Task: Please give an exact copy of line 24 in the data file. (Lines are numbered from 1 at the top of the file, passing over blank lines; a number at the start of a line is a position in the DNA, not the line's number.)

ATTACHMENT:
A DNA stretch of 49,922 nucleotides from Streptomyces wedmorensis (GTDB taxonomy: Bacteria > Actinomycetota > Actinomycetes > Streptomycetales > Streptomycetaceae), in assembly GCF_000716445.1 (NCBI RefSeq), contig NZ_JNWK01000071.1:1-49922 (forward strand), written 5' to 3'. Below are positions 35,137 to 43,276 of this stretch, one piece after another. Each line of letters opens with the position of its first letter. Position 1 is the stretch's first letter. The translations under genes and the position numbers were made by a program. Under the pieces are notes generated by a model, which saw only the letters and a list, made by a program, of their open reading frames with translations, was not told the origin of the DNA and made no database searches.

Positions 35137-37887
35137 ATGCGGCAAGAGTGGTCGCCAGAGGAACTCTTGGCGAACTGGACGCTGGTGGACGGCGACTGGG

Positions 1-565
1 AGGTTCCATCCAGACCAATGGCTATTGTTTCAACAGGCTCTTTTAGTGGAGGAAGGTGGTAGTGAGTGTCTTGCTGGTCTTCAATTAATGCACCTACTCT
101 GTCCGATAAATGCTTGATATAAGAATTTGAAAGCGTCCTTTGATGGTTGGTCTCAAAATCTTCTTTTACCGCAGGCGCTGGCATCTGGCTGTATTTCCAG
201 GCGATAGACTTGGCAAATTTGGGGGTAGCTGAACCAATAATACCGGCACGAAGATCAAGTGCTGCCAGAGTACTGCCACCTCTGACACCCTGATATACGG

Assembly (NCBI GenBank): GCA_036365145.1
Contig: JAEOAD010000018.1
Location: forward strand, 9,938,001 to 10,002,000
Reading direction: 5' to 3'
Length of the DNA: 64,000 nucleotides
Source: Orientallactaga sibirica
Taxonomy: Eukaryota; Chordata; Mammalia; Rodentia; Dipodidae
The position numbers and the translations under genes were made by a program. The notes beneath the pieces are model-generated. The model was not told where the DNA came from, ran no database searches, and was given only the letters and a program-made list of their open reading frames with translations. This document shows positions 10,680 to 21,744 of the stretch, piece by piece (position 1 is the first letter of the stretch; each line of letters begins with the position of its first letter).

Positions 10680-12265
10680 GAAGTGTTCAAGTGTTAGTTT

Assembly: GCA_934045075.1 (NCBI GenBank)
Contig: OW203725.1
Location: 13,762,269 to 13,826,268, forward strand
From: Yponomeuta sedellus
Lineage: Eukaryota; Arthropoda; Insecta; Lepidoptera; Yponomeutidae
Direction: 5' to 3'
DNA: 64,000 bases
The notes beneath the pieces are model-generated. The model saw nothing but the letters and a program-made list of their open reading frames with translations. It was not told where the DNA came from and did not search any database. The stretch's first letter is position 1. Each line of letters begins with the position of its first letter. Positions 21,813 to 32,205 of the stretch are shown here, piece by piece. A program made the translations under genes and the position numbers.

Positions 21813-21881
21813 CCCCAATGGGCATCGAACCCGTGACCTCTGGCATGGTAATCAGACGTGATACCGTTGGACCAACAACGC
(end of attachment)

DNA: 64,000 bases